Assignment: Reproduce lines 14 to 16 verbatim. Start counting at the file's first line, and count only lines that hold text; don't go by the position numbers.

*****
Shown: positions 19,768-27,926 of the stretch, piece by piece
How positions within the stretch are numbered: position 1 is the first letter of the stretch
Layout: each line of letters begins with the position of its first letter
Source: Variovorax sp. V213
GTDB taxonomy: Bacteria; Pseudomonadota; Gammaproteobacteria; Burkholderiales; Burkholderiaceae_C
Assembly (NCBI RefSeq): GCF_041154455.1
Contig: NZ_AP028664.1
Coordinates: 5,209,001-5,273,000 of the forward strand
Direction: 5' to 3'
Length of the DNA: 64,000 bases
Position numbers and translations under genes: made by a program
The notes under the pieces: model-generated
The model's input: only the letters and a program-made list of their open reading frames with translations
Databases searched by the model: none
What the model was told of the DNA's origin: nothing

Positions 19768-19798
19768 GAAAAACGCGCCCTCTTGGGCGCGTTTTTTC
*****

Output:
Databases searched by the model: none
What the model was told of the DNA's origin: nothing

Positions 19768-19798